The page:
Toujeo has been given an added indication which allows its use for blood sugar control in patients as young as 6 years old.
The US Food and Drug Administration (FDA) has approved insulin glargine injection 300 Units/mL (Toujeo) for the management of blood sugar in adults and pediatric patients with diabetes, aged 6 years and older.
The approval for the Sanofi insulin therapy follows its indication to improve blood sugar control in diabetic adults aged 18 years and older in February 2015. The original indication was based on the findings of the EDITION clinical trial program, a series of phase 3 trials assessing the therapy’s efficacy and safety 3500-plus adults with either type 1 or 2 diabetes.
In addition to supplemental EDITION pediatric data, the pediatric-added indication was based on the positive findings of the phase 3 EDITION JUNIOR trial, in which 463 children and adolescents aged 6-17 with type 1 diabetes were evaluated for blood sugar control with insulin glargine.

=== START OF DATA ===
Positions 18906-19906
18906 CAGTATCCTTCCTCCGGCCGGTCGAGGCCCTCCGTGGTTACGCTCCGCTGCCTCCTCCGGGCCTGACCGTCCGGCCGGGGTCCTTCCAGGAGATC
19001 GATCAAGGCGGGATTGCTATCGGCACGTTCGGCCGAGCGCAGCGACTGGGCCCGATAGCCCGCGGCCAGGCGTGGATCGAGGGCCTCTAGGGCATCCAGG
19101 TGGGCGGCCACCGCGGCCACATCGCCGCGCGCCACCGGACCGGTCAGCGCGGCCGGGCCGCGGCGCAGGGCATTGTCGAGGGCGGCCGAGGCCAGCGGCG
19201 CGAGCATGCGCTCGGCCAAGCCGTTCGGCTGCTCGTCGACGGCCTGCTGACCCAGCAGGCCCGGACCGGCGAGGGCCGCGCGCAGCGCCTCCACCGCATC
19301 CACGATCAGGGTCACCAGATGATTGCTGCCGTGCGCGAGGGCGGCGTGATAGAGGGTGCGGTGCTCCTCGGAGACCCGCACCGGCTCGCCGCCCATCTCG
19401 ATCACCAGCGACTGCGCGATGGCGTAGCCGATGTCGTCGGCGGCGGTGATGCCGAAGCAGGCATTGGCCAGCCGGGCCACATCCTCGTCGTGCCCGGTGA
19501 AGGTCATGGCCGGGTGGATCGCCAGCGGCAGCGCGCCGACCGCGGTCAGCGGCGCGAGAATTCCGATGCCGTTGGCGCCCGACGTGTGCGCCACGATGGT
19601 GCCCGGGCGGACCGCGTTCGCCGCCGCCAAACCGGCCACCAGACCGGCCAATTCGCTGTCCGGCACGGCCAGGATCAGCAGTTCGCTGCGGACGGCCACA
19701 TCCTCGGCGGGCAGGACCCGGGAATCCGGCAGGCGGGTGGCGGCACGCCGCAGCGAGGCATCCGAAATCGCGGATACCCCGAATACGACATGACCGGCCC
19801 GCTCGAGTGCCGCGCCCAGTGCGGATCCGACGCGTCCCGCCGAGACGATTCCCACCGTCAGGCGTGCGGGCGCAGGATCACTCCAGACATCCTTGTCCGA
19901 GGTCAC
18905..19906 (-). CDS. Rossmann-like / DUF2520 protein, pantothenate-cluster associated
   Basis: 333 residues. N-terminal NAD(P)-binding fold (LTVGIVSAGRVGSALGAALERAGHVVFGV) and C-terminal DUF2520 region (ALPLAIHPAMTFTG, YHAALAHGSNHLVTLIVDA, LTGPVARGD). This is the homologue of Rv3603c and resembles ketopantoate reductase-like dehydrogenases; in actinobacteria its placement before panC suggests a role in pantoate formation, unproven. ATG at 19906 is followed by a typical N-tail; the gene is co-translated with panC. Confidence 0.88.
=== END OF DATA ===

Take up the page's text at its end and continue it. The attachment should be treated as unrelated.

Patients reported HbA1c levels between 7.5% and 11.0% at the time of screening, and had been treated for their diabetes for at least 1 year. Insulin glargine reported non-inferior reduction of blood sugar versus Gla-100 at 26 weeks (0.4% vs 0.4%; difference, .004%; 95% CI, -0.17 to 0.18).
Additionally over 26 weeks, a comparable rate of patients experienced 1 or more anytime documented hypoglycemia events. Fewer patients on insulin glargine experienced severe hypoglycemia, or experienced at least 1 hyperglycemia episode with ketosis.
At the time of the EDITION JUNIOR data, Dietmar Berger, Global Head of Development at Sanofi noted that 50% to 80% of young people living with type 1 diabetes were in need of better treatment options for them to achieve a mean blood sugar level below 7.5%.
“By taking this step toward investigating an additional option for children and adolescents living with diabetes, we hope to provide another treatment for them and their physicians, to develop an individualized treatment plan that helps patients better manage their disease,” he said in a statement.